John Farrell can also be found on Twitter @johnffarrell, or at jfarrell@ilsr.org.

Wind Power: Healthy and Growing!

Wind Power: Healthy and Growing! | 04/02/13
by John Brian Shannon John Brian Shannon

Global wind power growing at an exponential rate

For example, China has now installed more wind turbines than any other country. China began 2011 with 41.5 gigawatts of installed wind power capacity and is adding more wind turbines to their grid almost daily.

And by 2015 (one year ahead of schedule) China’s citizens will enjoy 100 gigawatts of clean, wind powered electricity. Wind power surpassed nuclear energy in 2012, to become China’s 3rd largest source of electrical power.

By 2020, they plan to have 200 gigawatts of wind power, which will displace many billions of tons of airborne emissions from coal-fired power plants.

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The United States is second with 47 gigawatts of wind power capacity (at the end of 2011) and must add 305 gigawatts of wind power by 2030 to reach the goals set out in the U.S. Department of Energy 2008 report 20% Wind Energy by 2030 (downloadable PDF) which predicted that wind power could meet 20% of all U.S. electricity demand by 2020.

The use of wind power in the United States has expanded quickly over the last several years. Construction of new wind power generation capacity in the fourth quarter of 2012 totaled 8,380 megawatts (MW) bringing the cumulative installed capacity to 60,007 MW.[1]

This capacity is exceeded only by China.[2] For the 12 months from November 2011 to October 2012, the electricity produced from wind power in the United States amounted to 137 terawatt-hours, or 3.4% of all generated electrical energy.[3]

The United States produced enough electricity from wind in the 12 months [prior to] November 2012 to power over 11 million US households annually[4] or meet the total energy demands of Poland.

The U.S. wind industry generates tens of thousands of jobs and billions of dollars of economic activity.[9]

Wind projects boost local tax bases, and revitalize the economy of rural communities by providing a steady income-stream to farmers with wind turbines on their land. – Wikipedia

Wind_Power_Generation_and_Percentage

Wind energy has grown exponentially in the last decade, with an average increase of 29.7%/year. At an exponential growth of 29.7%, the U.S. would obtain 20% from wind by 2020. — Image courtesy of Wikipedia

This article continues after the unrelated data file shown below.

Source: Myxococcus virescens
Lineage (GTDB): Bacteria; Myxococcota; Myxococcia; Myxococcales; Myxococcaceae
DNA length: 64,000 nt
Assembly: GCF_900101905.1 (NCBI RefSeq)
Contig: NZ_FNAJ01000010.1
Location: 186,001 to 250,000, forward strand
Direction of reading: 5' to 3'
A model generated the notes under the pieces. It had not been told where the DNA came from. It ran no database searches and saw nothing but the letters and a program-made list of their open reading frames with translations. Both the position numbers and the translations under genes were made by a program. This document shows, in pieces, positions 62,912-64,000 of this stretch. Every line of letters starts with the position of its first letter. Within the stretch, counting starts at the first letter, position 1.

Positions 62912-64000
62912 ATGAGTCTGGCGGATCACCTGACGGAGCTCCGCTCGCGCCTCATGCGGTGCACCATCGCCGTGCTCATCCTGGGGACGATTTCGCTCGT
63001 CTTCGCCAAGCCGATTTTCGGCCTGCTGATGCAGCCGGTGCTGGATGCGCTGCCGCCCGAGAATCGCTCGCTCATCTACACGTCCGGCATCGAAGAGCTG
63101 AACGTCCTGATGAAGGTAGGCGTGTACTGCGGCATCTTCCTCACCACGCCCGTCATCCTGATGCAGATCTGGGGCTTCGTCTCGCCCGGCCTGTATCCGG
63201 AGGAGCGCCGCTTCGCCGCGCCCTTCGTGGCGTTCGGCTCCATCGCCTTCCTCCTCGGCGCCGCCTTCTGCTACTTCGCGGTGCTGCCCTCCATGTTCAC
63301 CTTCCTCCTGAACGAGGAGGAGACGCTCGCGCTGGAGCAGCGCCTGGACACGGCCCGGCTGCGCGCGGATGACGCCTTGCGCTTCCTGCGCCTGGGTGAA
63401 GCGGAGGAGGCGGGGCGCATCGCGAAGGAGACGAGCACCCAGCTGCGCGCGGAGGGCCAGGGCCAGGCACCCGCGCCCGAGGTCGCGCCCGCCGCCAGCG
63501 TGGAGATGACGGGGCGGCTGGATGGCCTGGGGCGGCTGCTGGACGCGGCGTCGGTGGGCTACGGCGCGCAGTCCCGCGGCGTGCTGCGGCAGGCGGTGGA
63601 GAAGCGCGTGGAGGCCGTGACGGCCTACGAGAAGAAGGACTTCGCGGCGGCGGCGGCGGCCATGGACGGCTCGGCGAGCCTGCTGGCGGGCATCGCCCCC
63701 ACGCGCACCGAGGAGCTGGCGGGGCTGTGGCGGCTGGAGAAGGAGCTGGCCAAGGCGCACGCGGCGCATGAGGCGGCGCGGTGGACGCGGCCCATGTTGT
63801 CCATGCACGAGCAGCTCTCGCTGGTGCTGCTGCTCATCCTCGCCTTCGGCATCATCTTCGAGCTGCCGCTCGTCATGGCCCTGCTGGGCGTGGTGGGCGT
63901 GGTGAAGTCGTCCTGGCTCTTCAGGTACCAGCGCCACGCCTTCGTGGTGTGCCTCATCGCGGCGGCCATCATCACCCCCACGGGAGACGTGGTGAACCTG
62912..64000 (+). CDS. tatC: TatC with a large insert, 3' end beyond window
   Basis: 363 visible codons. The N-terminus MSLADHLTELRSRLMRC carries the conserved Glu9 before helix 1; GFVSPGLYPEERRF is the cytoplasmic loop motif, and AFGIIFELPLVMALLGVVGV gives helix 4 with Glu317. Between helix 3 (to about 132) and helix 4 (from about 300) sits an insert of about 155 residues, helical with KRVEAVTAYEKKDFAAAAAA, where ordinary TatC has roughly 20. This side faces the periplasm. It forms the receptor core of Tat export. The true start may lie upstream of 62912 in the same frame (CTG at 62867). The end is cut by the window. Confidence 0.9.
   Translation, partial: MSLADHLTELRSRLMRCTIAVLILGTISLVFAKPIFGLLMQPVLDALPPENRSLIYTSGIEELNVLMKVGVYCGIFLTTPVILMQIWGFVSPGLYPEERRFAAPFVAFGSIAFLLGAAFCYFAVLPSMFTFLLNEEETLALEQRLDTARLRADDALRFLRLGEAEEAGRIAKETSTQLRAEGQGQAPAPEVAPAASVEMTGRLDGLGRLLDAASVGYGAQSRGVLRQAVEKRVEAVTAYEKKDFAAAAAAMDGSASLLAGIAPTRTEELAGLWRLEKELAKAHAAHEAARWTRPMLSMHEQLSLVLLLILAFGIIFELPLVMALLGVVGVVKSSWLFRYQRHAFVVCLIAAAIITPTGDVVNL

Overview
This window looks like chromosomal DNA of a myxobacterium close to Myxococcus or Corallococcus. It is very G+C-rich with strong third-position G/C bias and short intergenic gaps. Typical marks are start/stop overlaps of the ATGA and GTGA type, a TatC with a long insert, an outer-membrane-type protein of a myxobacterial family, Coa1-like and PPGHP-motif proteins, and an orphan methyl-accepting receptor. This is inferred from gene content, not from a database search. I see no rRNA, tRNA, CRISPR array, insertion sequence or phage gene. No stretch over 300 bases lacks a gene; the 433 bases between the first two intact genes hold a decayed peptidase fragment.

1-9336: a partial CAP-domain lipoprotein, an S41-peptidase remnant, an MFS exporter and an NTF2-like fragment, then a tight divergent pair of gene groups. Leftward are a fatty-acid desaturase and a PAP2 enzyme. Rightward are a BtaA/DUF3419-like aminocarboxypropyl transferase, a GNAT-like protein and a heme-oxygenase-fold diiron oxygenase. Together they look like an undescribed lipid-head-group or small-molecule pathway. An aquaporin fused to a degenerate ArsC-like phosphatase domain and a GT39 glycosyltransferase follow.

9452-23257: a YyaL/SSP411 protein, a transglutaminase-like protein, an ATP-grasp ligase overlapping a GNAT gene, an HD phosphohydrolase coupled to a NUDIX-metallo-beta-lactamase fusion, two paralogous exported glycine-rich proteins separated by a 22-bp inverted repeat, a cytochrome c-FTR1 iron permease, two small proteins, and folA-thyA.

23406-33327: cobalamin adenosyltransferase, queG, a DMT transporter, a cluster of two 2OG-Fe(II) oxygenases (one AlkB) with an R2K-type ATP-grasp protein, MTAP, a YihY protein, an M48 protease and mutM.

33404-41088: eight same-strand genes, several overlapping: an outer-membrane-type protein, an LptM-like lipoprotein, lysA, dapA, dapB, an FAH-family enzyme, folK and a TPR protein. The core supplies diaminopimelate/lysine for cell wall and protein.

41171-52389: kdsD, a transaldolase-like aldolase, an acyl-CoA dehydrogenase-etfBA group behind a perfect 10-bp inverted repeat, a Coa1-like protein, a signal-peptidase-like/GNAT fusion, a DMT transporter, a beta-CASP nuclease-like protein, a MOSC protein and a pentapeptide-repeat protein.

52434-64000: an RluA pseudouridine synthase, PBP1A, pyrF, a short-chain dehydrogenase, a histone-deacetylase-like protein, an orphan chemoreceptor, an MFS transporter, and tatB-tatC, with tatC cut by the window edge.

If you think that only large countries can use the wind to create clean and fuel-free electrical energy, read: Denmark Sets Goal of 100% Renewable Energy by 2050. Denmark has proven to the world that when citizens back government efforts towards sustainable energy — the transition to 100% green energy is possible. The Danes are making it look easy.

It is time to harness that wind and produce clean electricity from it, create jobs and make profit by it, while enjoying the benefits of clean air as more wind farms displace fossil-fuel power plants!

The following information is courtesy of Wikipedia, click to read here:

Complementary power

Solar power tends to be complementary to wind. On daily to weekly timescales, high pressure areas tend to bring clear skies and low surface winds, whereas low pressure areas tend to be windier and cloudier. On seasonal timescales, solar energy peaks in summer, whereas in many areas wind energy is lower in summer and higher in winter.[nb 3][95]

Thus the intermittencies of wind and solar power tend to cancel each other somewhat.

In 2007 the Institute for Solar Energy Supply Technology of the University of Kassel pilot-tested a combined power plant linking solar, wind, biogas and hydrostorage to provide load-following power around the clock and throughout the year, entirely from renewable sources.[96] 

Pumped-storage hydroelectricity or other forms of grid energy storage can store energy developed by high-wind periods and release it when needed.[103]

Cost trends

Wind power has low ongoing costs, but a moderate capital cost. The marginal cost of wind energy once a plant is constructed is usually less than 1-cent per kW·h.[113] This cost has reduced as wind turbine technology improved.

The National Renewable Energy Laboratory projects that the levelized cost of wind power in the U.S. will decline about 25% from 2012 to 2030.[112]